“It’s one of those mansions on the hill,” Candice said, as the road they were travelling climbed, the Mpumalanga capital spread out below them, a blaze of lights in the darkness. “My aunt says a lot of the rich and famous and their lawyers live up here.”

“I’m going to feel so out of place,” Lereko admitted, her nervousness growing.

“Don’t think like that,” Candice advised. “We’re as good as any of them.”

Clearly that opinion wasn’t shared by the security guard who let them drive through the property gates only after phoning through to someone in the house, where every light was on throughout its two-and-a-half storeys.

“Did you see how he sneered at the bakkie?” Candice was giggling as they parked.

Lereko looked down at her skirt and strappy top as they entered the house. Was she even dressed appropriately?

“Lereko.” It was as if Xikosi had been keeping watch for her, greeting her and laying a warm hand on her bare arm. “You look great…Hi Candice. Ikhutse, show her where the drinks are. I need to talk to Lereko.”

And suddenly everything was all right — except for the small, troubling thought that he was clearly completely at ease in Rhandzeka’s family home, almost taking the role of host.

“What is it?” Lereko asked, as he drew her outside again, along a prettily lit patio covered in a vine with pale flowers that filled the night air with their scent.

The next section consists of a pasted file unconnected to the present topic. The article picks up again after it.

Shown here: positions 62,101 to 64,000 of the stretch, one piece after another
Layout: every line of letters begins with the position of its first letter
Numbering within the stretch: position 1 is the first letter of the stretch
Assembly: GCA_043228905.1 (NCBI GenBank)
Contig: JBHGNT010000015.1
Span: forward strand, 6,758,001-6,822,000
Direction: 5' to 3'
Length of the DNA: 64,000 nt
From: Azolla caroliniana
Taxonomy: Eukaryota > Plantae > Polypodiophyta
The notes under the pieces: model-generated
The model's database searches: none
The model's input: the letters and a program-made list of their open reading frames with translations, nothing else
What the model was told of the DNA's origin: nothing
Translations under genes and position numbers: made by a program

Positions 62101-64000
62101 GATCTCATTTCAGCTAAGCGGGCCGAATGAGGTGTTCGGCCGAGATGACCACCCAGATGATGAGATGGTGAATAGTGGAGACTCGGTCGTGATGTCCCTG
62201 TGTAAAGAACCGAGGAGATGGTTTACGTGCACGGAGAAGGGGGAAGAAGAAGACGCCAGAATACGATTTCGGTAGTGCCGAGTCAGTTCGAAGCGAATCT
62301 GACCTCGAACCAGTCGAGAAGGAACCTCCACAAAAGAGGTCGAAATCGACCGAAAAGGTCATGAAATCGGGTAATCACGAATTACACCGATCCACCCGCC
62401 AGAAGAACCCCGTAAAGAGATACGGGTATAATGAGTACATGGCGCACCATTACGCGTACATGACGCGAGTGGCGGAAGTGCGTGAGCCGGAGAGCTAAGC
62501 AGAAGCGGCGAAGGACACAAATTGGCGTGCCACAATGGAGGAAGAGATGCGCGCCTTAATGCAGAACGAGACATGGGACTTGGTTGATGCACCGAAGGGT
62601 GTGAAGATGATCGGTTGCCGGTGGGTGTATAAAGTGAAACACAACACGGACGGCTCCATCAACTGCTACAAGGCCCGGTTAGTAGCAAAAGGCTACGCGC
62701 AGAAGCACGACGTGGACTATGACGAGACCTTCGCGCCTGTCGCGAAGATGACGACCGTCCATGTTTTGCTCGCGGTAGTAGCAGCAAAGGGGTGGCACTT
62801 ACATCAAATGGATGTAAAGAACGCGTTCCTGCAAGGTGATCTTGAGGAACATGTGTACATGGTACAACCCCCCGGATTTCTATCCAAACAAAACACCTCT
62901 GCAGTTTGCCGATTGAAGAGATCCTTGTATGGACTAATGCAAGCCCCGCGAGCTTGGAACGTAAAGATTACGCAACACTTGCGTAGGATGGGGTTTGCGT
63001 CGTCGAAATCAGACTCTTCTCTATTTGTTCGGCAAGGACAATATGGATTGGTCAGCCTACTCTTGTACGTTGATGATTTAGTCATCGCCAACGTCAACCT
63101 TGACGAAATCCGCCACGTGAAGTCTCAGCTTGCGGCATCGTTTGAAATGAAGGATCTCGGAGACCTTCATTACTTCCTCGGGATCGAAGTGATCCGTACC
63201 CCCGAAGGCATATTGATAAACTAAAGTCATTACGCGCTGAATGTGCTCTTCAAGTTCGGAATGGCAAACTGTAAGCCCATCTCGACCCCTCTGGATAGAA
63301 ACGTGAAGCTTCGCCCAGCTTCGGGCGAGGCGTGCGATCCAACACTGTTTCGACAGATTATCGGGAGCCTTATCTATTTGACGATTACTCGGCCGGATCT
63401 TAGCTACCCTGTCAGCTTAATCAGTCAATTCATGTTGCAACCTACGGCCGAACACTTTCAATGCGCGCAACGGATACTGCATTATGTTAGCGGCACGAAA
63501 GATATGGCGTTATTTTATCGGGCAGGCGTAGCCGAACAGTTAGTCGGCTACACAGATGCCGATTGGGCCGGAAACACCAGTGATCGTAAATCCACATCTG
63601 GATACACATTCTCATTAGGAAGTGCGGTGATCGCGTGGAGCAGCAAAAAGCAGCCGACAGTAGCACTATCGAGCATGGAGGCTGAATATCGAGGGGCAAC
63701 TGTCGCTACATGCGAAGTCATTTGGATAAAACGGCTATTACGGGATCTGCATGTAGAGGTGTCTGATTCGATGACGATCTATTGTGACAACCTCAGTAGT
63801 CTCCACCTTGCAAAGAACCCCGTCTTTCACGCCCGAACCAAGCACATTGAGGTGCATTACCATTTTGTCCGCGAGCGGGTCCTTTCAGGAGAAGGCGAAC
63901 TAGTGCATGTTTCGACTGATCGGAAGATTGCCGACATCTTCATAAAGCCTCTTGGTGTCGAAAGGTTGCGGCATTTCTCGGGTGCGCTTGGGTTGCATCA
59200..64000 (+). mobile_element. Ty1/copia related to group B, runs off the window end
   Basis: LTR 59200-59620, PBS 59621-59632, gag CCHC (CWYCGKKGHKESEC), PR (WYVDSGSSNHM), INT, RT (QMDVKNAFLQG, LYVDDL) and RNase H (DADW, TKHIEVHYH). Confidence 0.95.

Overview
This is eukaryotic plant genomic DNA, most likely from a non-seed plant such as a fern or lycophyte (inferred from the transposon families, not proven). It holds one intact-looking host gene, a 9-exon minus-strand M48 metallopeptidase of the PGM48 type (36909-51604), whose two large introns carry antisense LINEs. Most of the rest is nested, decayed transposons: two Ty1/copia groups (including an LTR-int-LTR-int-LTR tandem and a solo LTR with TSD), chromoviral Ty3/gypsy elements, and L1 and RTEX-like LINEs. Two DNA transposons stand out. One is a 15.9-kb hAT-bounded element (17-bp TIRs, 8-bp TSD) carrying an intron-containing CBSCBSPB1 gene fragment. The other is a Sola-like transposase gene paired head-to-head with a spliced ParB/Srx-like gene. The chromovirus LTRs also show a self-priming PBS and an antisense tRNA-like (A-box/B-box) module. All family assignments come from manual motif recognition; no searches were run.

“We were interrupted earlier.” Xikosi’s eyes gleamed. “I wanted you to know — it meant something to me, Lereko, that moment we shared.”

She gazed back at him, with a sensation of dissolving in a storm of emotion, soft and sweet yet fierce and fiery at the same time.

“It meant something to me too.” She didn’t even feel shy confessing it. “A whole lot.”

Then their earlier shared moment was repeated, and again, in ways that woke all her senses and reached down into her deepest being.

This time the interruption came from a group of loud-voiced young men.

“Heita, farmer boy!” one of them called out. “Long time, come catch us up on your news, shake the mud off your boots.”

“Fools from my old school,” Xikosi told Lereko. “I’ll go share a quick drink with them, or they won’t leave me alone, but first let’s find Ikhutse and Candice.”

Like he knew she would only really be comfortable with those two. She liked that he was so sensitive and understanding.

“Think anyone will notice if I stuff my pockets with some of these snacks?” Ikhutse joked, helping himself to a fistful of chilli poppers as Xikosi left them.

“Lereko?” It was Rhandzeka, throwing Ikhutse a disgusted look as he crammed his mouth. “Come with me a moment. I need to talk to you.”

“You’re the second person tonight,” Lereko laughed, still floating on waves of happiness.

“I wasn’t going to interfere, but it’s gone too far. I can’t stand by and watch another girl being made a fool of. No one thought Xikosi would take that bet seriously.”

Tell us: What bet can Rhandzeka be talking about, and how will it affect Lereko’s new happiness?